Japan's insular ministries have moved in recent weeks to block several efforts by private equity firms and U.S. companies to acquire ailing Japanese tech counterparts.
But when investment bankers broached the subject at Japan’s Ministry of Economy, Trade and Industry (METI), officials there rejected the deal. Said one bureaucrat, according to an investment banker, “If you came here to ask us about foreign ownership of Olympus, the answer is 'NO.' We don’t even want to know the name of the foreign companies interested in Olympus.”
Rather than Samsung or GE, Sony -- with little medical equipment expertise -- agreed in September to pump 50 billion yen ($642 million) into cash-strapped Olympus, making Sony the largest shareholder with around a 10 percent stake.
Some Japanese industry sources believe METI bureaucrats engineered the deal to save Sony. After all, the Japanese consumer electronics giant is in dire straits. It needs new businesses well beyond its traditional TV and video camera products. By investing in Olympus, Sony gets instant access to its strong technology and market share in the endoscope business.
A third example of bureaucratic meddling: Speculation abounds in Japan concerning the future of the Hon Hai-Sharp relationship. Rumor has it that METI is looking for a way to rescue Sharp as Japan Inc. bailed out Renesas. The goal is to deny Taiwan’s Hon Hai (better known in the west as Foxconn) a controlling share in Sharp and it's technology. It’s uncertain how Japan Inc.’s response to the existing Hon Hai-Sharp deal will unfold. There appears to be an effort afoot among Japanese officials to prevent the Taiwanese EMS behemoth from devouring Sharp.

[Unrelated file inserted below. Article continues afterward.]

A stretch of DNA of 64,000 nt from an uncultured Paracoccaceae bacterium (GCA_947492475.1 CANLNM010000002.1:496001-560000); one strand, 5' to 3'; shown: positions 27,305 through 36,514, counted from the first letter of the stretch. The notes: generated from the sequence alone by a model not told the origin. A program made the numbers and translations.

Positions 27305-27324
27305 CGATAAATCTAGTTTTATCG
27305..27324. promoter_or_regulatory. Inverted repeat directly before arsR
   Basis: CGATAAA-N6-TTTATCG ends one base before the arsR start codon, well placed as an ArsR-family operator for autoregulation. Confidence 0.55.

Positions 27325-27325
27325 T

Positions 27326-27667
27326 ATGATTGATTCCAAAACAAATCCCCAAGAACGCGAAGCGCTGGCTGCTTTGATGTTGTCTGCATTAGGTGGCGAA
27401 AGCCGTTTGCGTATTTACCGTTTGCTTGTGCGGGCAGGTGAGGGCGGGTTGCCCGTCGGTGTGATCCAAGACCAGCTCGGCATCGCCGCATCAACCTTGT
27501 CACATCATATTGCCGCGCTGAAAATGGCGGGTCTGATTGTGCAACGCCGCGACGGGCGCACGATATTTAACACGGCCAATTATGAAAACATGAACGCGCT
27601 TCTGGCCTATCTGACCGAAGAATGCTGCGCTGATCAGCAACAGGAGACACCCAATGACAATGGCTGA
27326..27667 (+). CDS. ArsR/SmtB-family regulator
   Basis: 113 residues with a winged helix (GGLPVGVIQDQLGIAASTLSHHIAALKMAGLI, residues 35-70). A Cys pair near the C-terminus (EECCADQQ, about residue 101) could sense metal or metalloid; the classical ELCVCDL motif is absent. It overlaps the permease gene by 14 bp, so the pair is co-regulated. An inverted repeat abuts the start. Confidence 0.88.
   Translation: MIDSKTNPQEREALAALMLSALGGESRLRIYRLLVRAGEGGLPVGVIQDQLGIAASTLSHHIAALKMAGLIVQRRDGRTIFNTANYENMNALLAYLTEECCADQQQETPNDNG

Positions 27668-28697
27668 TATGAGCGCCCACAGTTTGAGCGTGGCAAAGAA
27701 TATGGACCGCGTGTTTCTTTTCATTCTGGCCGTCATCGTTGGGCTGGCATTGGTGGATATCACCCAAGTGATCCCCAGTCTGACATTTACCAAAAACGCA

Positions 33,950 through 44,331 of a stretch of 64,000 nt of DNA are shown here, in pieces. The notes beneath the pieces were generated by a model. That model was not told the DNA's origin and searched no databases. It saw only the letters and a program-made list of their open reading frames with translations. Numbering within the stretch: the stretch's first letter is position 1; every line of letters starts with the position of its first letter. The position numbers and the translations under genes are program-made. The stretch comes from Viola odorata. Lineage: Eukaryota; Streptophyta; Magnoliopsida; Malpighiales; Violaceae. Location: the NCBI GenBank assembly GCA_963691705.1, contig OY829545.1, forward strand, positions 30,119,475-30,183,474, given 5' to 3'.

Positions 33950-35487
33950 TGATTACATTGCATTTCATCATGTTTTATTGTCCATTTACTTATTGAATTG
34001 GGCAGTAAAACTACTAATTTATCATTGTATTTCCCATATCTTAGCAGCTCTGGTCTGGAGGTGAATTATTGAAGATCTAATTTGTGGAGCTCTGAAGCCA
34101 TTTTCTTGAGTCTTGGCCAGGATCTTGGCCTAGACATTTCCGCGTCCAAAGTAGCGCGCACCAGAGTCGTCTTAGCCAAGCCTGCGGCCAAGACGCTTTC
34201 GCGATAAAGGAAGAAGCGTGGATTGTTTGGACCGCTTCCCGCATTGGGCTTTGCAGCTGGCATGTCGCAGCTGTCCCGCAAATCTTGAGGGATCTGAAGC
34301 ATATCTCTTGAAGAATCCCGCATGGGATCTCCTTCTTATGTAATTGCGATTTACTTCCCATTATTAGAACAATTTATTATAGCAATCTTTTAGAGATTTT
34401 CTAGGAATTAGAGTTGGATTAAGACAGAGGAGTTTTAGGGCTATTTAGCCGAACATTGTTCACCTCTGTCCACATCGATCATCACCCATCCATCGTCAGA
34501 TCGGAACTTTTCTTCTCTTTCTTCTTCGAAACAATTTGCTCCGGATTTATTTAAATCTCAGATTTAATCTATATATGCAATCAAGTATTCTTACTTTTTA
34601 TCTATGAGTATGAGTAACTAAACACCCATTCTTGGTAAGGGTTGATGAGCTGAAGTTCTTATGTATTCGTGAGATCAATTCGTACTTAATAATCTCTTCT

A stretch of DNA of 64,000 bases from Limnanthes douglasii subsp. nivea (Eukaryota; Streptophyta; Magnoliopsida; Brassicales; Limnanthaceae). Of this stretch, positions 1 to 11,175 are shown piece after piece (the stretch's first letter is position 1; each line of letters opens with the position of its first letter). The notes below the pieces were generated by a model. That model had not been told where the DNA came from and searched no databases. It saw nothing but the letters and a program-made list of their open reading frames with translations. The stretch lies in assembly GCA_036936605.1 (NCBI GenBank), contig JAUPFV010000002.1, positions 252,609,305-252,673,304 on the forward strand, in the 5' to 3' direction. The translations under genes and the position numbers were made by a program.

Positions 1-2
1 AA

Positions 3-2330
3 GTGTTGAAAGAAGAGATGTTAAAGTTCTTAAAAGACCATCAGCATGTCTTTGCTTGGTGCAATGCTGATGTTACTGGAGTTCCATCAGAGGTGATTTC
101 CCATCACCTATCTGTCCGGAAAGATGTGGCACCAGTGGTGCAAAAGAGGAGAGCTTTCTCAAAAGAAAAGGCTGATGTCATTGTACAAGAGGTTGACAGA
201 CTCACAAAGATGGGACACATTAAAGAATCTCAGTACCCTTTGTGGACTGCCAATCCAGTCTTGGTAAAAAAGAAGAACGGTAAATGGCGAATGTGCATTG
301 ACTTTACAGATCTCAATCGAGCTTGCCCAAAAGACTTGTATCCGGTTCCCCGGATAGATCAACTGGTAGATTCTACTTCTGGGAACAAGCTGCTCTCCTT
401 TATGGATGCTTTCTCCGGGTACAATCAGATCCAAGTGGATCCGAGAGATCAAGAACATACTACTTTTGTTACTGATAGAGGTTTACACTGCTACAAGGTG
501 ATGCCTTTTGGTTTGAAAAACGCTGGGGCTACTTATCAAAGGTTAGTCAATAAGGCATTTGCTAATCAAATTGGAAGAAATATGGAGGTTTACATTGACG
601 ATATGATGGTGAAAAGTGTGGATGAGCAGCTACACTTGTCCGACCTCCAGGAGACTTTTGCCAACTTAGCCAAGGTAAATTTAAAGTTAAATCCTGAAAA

Trying to save people’s jobs and keep Japan’s indigenous technologies from moving offshore in the name of economic security may have been admirable in the 1970’s and 1980’s. In 2012, it looks almost suicidal.
Many foreign observers are mystified about why Japan seems to think it has plenty of time to fix its deepening problems. An even bigger mystery is: Why do the Japanese seem to believe that only domestic players can solve its economic and technology problems?
The Japanese ship of state is taking on water. There is no shame in sending an SOS to every ship within range, even if they’re flying foreign flags.